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 Table of Contents  
ORIGINAL ARTICLE
Year : 2014  |  Volume : 28  |  Issue : 2  |  Page : 83-85

Immunotherapy in parthenium dermatitis


1 Dr. Jerath's Skin and VD Clinic and Allergy Centre, Jalandhar, Punjab, India
2 Consultant Pathologist, Jerath Path Lab, Jalandhar, Punjab, India
3 Assistant Professor, Punjab Institute of Medical Sciences, Jalandhar, Punjab, India
4 Department of Dermatology, Grant Medical College, Mumbai, Maharashtra, India

Date of Web Publication15-Sep-2014

Correspondence Address:
V P Jerath
180, Street Number 4, Central Town, Jalandhar City - 144 001, Punjab
India
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Source of Support: None, Conflict of Interest: None


DOI: 10.4103/0972-6691.140780

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  Abstract 

Introduction: Plant dermatitis is most commonly caused by compositae family plants and Parthenium hysterophorus belongs to the same family. Parthenium hysterophorus is the commonest cause of plant dermatitis in India. Parthenium dermatitis is a contact sensitization to parthenium antigen and the response is mediated by a series of cellular and molecular mechanisms. Pathenium dermatitis is caused by dried leaves and trichomes. Materials and Methods: Our study includes the data on 30 patients of parthenium dermatitis. Patch tests with acetone extracts and prick tests with parthenium antigen were done. Results: 30 patients were included in the study out of which 10 were lost to follow-up and only 20 patients completed the study.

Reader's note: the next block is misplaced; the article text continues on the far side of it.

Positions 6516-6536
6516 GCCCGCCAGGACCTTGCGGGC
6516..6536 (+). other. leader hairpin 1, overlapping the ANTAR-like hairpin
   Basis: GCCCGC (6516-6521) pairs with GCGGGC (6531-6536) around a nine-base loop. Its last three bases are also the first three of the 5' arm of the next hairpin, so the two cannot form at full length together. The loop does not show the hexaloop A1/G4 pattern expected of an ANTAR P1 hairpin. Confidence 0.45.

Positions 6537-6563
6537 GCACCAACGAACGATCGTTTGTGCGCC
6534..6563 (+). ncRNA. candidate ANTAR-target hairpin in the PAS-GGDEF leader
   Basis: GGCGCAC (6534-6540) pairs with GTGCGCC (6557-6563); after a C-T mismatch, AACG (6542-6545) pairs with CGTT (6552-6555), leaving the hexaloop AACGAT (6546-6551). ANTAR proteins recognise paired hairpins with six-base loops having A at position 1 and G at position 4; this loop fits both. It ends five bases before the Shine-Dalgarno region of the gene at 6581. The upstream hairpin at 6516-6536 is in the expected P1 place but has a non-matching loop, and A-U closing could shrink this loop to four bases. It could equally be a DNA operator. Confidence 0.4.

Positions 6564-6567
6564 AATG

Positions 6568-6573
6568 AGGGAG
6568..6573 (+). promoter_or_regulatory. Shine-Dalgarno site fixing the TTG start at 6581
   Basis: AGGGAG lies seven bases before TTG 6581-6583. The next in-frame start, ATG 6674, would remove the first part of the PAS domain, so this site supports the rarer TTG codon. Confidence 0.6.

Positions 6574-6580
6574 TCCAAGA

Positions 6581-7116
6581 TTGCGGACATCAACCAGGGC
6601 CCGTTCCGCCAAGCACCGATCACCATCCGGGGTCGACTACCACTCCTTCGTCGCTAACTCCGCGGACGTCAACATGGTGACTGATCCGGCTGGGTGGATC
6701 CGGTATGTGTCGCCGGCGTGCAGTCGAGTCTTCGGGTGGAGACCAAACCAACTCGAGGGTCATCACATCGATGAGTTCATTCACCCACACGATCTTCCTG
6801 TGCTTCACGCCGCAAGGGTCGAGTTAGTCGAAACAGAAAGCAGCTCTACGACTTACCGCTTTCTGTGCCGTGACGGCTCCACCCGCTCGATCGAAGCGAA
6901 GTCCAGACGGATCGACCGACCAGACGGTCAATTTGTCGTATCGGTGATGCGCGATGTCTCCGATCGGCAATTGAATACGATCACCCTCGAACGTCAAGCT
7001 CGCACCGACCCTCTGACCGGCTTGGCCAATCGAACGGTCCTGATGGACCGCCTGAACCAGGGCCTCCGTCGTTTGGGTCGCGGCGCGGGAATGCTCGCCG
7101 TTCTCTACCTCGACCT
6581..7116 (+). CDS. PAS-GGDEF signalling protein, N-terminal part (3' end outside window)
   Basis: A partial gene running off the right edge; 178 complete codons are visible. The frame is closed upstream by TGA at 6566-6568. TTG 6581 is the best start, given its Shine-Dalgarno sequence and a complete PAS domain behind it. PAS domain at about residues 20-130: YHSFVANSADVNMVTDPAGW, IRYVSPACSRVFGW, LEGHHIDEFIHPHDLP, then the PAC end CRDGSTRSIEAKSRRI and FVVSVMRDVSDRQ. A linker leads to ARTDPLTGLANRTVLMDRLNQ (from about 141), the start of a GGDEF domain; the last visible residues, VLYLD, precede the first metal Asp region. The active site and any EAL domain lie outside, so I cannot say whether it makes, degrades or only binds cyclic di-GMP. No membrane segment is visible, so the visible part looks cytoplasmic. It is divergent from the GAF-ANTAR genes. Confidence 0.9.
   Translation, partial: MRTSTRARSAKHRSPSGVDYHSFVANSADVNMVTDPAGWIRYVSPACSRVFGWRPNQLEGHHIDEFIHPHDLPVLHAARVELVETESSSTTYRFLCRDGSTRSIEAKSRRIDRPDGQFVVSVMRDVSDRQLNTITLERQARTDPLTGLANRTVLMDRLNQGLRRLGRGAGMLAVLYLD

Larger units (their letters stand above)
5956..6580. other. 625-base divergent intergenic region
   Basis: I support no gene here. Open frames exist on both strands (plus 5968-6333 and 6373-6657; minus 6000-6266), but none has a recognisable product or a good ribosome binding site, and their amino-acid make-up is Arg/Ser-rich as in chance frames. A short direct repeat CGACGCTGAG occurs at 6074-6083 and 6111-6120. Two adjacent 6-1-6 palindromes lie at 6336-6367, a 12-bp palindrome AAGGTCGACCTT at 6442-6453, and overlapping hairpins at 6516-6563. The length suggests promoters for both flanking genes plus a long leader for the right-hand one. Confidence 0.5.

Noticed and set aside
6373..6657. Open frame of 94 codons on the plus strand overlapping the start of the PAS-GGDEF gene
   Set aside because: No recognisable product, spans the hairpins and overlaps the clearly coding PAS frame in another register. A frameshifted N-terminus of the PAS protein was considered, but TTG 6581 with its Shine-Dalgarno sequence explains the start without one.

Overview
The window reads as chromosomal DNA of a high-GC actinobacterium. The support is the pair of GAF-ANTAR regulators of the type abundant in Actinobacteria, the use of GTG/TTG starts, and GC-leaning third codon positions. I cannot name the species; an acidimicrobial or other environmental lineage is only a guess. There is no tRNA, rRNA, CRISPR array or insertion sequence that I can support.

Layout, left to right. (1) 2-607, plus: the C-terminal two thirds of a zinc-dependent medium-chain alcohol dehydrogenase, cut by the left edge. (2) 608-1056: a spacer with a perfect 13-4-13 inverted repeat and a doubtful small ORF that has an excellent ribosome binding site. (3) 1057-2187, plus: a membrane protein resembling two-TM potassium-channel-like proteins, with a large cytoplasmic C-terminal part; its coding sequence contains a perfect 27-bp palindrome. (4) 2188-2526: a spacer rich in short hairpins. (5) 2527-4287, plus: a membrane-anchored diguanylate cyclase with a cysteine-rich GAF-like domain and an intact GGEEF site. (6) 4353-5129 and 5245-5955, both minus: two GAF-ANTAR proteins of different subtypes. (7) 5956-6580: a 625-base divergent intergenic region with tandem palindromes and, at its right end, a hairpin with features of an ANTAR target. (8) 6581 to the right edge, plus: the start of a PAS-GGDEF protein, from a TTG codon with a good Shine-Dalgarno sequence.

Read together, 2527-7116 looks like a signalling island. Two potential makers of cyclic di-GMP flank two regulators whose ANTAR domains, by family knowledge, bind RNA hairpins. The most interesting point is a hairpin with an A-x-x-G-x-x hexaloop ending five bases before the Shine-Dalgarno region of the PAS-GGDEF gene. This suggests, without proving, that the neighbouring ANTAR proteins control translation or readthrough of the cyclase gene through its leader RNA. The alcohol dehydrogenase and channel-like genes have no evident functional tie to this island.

Keywords: Dermatitis, parthenium hysterophorus, patch test, prick test


How to cite this article:
Jerath V P, Jerath P, Sood M, Nishchal R. Immunotherapy in parthenium dermatitis. Indian J Allergy Asthma Immunol 2014;28:83-5

How to cite this URL:
Jerath V P, Jerath P, Sood M, Nishchal R. Immunotherapy in parthenium dermatitis. Indian J Allergy Asthma Immunol [serial online] 2014 [cited 2019 Oct 19];28:83-5. Available from: http://www.ijaai.in/text.asp?2014/28/2/83/140780


  Introduction Top


Plant dermatitis is most commonly caused by compositae family plants and Parthenium hysterophorus (congress grass) belongs to the same family. Parthenium dermatitis, the commonest cause of plant dermatitis in India, was first reported in 1968 in Pune. [1] Since then it has been widely reported across the Indian sub-continent. [2],[3],[4] Pathenium dermatitis is caused by dried leaves and trichomes. Sesquiterpene lactones (SQLS) are formed in the leaves, stem and waxy coat of the pollen thus parthenium is able to produce air borne contact dermatitis by direct or indirect contact. Parthenium dermatitis is a contact sensitization to parthenium antigen and the response is mediated by a series of cellular and molecular mechanisms. Langerhans cells in epidermis and other dendritic cells transport the allergen from the skin to the regional lymph nodes, where T cell proliferation occurs with the production of effector and memory cells. On re-exposure to parthenium antigen, there is infiltration of T-lymphocytes and development of dermatitis. [5] The higher concentration of SQL's is in the smaller glandular hair (trichomes) present on the under surface of the leaves and stem. Among the SQL's Parthenium was found to be the major allergen, the others being corcophillin, Tetraneurin-A and Thymerin etc. Other component plants as Xanthium strumarium, Helianthus annus, Chrysanthemum coronarium, Magnolia stellata and Laurus Nobilis also contains similar SQL's and hence these plants may show cross-reactivity with Parthenium and vice-versa. [5],[6]